Piton de la Fournaise, which is very popularly known as ‘Peak of the Furnace’, is at present, one among the most active volcanoes in the world. It is a shield volcano situated on the eastern part of the reunion island in the Indian Ocean. It erupted for the first time, some 50,000 years ago, but after the first eruption was recorded in 1640, the volcanoes have erupted over 180 times. Since August 2006, the eruption of volcano is taking place in each consecutive year, with the latest one on 9th December 2010, which lasted for two days.
The Peak of Furnace stretches to a height of about 2,631 meters. The volcano experts along with scientists and researchers are constantly monitoring the Furnace peak, in case there is a need to evacuate the locals and the tourist during enormous eruptions. The 7, 00,000 inhabitants of the Reunion Island have become accustomed to the life amidst the lava path of these peaks. In fact, many locals are earning well by giving guided walk to the tourists and travelers, helping them gather more information regarding these active volcanoes, making them undoubtedly, the most popular tourist attraction of the Reunion.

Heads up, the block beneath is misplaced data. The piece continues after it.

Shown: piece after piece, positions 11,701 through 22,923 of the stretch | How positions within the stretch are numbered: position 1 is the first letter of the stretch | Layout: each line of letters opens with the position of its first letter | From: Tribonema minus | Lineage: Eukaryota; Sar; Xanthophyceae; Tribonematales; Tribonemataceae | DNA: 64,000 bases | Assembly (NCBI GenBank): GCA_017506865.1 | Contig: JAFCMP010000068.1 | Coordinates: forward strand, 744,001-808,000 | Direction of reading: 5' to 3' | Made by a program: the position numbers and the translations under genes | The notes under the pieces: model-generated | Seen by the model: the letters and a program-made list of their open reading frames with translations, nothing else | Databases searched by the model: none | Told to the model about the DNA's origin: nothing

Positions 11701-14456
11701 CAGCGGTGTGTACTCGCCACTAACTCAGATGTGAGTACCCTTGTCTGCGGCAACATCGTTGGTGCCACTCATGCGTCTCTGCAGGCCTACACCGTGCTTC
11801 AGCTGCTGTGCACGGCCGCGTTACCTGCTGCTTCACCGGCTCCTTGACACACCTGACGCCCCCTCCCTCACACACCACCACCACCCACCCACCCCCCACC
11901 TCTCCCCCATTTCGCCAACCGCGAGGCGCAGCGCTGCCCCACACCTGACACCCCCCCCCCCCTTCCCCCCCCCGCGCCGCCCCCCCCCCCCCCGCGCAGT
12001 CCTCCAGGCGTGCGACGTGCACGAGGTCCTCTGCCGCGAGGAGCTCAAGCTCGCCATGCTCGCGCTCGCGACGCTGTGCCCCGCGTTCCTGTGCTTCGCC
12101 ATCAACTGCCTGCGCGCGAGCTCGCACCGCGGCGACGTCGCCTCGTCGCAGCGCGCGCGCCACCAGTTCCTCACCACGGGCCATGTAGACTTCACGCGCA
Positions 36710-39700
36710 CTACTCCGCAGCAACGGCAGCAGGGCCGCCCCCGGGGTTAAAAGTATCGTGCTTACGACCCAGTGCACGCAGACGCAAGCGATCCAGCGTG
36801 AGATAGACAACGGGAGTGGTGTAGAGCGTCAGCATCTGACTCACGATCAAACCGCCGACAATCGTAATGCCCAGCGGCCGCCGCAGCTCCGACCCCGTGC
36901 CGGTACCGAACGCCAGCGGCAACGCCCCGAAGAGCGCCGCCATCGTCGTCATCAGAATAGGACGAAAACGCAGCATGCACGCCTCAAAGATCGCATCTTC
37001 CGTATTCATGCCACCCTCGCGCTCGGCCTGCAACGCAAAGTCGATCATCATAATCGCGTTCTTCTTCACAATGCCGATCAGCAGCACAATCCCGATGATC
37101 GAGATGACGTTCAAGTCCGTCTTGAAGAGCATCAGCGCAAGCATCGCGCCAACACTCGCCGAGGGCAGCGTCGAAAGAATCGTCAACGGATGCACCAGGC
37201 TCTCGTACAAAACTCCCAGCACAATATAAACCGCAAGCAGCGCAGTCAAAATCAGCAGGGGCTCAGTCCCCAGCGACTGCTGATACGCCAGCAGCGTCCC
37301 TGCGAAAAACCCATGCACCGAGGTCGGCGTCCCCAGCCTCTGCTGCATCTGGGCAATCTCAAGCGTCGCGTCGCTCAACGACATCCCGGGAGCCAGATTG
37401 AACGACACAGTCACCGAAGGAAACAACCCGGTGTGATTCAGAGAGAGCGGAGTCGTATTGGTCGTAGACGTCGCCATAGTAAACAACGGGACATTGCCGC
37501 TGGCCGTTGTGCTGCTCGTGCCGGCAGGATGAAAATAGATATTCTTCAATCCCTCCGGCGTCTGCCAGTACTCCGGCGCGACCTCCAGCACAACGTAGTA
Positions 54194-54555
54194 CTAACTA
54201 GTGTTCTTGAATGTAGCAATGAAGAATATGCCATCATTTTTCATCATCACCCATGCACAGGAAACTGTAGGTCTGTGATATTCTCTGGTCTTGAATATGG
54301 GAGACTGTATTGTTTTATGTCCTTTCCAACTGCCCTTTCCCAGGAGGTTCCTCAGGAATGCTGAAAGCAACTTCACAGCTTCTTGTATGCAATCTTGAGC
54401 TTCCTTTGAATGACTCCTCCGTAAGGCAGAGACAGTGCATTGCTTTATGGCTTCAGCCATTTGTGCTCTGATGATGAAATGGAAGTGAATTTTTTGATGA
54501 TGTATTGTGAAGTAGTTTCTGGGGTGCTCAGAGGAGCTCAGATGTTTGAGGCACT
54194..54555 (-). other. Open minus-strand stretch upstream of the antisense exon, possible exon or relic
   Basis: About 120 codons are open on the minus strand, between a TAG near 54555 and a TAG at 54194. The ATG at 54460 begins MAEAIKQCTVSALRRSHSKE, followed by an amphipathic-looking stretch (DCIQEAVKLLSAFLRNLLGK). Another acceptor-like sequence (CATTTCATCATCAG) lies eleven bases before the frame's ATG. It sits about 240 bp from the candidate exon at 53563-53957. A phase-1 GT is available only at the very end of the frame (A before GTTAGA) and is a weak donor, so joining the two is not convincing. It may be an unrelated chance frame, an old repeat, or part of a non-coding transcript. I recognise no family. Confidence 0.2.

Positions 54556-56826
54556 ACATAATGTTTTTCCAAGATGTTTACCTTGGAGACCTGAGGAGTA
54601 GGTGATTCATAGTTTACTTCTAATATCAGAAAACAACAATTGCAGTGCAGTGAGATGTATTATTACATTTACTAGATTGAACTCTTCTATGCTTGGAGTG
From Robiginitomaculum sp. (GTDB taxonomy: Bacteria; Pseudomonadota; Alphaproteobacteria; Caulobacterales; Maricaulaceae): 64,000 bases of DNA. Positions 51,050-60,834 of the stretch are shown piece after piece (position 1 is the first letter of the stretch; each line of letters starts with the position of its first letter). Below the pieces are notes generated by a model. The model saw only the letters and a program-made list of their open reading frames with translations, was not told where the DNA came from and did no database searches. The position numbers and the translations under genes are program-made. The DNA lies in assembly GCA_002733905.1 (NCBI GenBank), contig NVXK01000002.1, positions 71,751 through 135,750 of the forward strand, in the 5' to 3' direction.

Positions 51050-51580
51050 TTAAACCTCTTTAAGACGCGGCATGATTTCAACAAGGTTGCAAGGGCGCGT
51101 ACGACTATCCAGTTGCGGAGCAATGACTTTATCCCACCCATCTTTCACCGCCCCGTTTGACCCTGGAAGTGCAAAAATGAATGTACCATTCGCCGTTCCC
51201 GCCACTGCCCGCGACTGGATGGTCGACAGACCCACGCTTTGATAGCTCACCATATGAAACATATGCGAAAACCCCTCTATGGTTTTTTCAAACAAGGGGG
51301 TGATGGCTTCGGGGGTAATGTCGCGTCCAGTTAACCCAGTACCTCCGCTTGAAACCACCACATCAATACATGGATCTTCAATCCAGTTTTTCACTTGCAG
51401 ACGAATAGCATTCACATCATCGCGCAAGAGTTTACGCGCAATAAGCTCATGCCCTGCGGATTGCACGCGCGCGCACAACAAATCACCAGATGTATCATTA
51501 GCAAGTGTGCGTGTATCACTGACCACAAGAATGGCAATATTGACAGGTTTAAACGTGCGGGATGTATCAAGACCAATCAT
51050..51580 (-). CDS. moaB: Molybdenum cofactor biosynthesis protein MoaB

Some beaches, surrounding the Piton de la Fournaise are greenish in color, due to the presence of olivine sand, which had resulted from the picrite basalt lavas. When the volcanic eruptions take place in the Furnace Peaks, fountains of fluid basaltic lava gush out with fire. The lava flows across to reach the sea finally, creating spectacular results. Most of the times, the boiling lava destroys the highways completely, which are rebuilt two to three times a year.
A characteristic feature of the eruptions of Furnace Peaks is that even for months after an eruption, the core of the lava flow is so hot that it steams even in rainy season. Owing to the boiling temperatures of the Peak of Furnace, there are no signs of flora, fauna or any living species. The Furnace Peaks are mostly visited to see the totally different geological atmosphere with utmost excitement.